Another loss due to the rising fears around Coronavirus was the Center for Journalism and Multimedia (CJAM) Banquet. The event was hosted at USF St. Pete in years past, but they’ve shut down their campus, forcing Lakewood’s CJAM program to consider alternatives.

“It’s disappointing, but we are going try to get an event together later on this year and hold it here at the school so we can have our award ceremony,” journalism teacher Kathleen Tobin said.

Reaction to outbreak

While officials are worried and events are cancelled left and right, the students and teachers of Lakewood are mixed in their reactions.

“I don’t think it’s going to affect everybody,” senior An’darius Wilson said. “If it’s time to go, it’s time to go.”

“I’m worried,” Alvaro said. “But I’m not panicked by most others.”

While some students wear face masks and take drastic measure to avoid infection, freshman Kaleb Clayton is hardly too concerned.

“I’ll just be staying clean, duh?” Clayton said. “It just like getting the flu.”

School events are not the only thing postponed or outright cancelled in the wake of the rapidly spreading infection, many plans for spring break and beyond have been put into question.

“The only plan that might change is that I bought tickets to Europe this summer,” Alvaro said, “So I don’t know if I’ll be going if flights will still be restricted by then.”

Could school close?

Staff and students are also worried that school itself could be shut down. Lakewood principal Erin Savage said she is hoping for the best but prepared for the worst.

“If a student in Pinellas County gets infected, the school they go to will close, not the entire district,” Savage said. “If we do close, we are preparing to do online courses. I do not think we will have to do make-up days.”

A concern among parents and students is that of the school provided breakfast and lunches, given the number of students that rely on the Pinellas County School system for food. Savage understands concerns, but cannot say anything definitive just yet.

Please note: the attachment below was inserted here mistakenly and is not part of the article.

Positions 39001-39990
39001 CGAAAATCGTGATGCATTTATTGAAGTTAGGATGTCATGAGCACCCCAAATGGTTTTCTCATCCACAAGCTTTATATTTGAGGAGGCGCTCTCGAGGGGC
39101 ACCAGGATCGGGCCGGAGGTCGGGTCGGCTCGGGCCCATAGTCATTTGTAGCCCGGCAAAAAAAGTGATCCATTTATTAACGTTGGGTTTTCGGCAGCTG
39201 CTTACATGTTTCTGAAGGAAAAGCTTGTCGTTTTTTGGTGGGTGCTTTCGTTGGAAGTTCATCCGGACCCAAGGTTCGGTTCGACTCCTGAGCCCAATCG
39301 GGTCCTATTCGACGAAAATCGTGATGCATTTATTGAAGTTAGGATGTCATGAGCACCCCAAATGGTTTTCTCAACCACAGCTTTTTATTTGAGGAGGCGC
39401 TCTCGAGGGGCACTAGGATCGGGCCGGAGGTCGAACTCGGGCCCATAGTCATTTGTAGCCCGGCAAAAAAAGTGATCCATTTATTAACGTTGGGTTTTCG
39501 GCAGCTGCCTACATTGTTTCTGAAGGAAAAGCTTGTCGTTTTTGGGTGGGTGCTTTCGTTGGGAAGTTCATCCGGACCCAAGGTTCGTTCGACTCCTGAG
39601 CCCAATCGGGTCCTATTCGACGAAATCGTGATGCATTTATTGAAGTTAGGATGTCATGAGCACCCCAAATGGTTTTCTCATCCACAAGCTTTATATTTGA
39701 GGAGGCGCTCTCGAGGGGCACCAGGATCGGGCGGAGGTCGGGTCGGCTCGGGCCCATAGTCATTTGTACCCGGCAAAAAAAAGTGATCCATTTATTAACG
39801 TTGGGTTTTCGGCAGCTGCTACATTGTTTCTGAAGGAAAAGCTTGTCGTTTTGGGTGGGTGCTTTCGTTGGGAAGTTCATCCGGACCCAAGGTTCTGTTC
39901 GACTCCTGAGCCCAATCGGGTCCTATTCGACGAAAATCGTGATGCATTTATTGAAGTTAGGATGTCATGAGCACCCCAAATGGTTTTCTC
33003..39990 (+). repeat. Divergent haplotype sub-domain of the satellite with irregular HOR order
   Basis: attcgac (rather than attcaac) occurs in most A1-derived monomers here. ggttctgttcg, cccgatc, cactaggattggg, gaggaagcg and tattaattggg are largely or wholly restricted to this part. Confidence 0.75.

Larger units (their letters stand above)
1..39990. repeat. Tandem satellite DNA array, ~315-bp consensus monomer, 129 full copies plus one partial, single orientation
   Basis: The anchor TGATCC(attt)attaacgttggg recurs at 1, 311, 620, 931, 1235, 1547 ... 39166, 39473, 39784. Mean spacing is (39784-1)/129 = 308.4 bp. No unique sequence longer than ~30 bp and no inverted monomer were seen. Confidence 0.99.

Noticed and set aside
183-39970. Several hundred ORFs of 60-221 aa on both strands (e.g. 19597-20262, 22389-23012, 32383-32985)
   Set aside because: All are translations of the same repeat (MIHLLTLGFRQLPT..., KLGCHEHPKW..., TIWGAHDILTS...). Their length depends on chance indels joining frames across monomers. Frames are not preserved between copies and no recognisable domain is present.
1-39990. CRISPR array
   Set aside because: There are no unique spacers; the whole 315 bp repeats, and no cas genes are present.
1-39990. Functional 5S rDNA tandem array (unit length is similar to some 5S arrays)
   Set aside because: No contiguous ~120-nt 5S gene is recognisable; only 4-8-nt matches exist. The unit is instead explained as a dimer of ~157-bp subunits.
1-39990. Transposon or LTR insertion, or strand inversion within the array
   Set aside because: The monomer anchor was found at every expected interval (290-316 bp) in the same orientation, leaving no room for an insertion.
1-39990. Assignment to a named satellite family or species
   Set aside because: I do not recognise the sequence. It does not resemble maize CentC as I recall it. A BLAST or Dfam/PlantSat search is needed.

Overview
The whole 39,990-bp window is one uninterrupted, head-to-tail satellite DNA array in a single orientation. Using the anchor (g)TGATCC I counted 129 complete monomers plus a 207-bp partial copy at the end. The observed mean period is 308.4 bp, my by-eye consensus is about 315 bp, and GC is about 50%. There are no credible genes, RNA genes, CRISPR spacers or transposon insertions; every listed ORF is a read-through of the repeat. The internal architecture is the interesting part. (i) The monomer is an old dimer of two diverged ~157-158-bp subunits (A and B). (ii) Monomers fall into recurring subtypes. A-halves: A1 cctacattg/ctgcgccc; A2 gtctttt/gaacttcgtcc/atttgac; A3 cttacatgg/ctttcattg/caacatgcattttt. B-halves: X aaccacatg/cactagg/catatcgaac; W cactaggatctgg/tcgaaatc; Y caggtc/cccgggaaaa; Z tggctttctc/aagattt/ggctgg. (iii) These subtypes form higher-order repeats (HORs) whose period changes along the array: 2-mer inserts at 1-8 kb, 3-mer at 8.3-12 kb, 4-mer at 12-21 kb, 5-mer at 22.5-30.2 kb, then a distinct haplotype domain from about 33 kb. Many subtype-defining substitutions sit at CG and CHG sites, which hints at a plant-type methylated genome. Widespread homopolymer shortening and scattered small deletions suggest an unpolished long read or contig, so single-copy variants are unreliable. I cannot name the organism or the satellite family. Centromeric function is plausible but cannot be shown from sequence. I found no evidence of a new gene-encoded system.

“I am not sure how they will be affected,” Savage said. “The school may open the cafeteria for those students, but I am not sure.”

Pinellas County Schools superintendent Michael Grego released a statement on Thursday, informing students, staff and parents on the status of the schools in the face of the coming outbreak.

“We’ve intensified the daily cleaning and disinfecting of all our classrooms, facilities and school buses,” Grego said. “Principals, teachers, nurses have all been educating our students on the importance of good hygiene such as washing your hands with soap and water for 20 seconds, using hand sanitizer, coughing into your elbows or a tissue instead of our hands and staying home if we aren’t feeling well or we have a fever.”

Grego said he think everyone should “continue following… preventative measures during the next week and be cautious when traveling and interacting with people during the spring break, and please adhere to the advisories regarding travel in high risk areas determined by the Center for Disease Control.”

-SNN Staff Writers Christopher Wessel, Aniya Trueblood, Ray Land, Yuri Dejesus, Robert Zachem, Angel Laclaustra, Martin Reid and Zonterio Green also contributed to this story.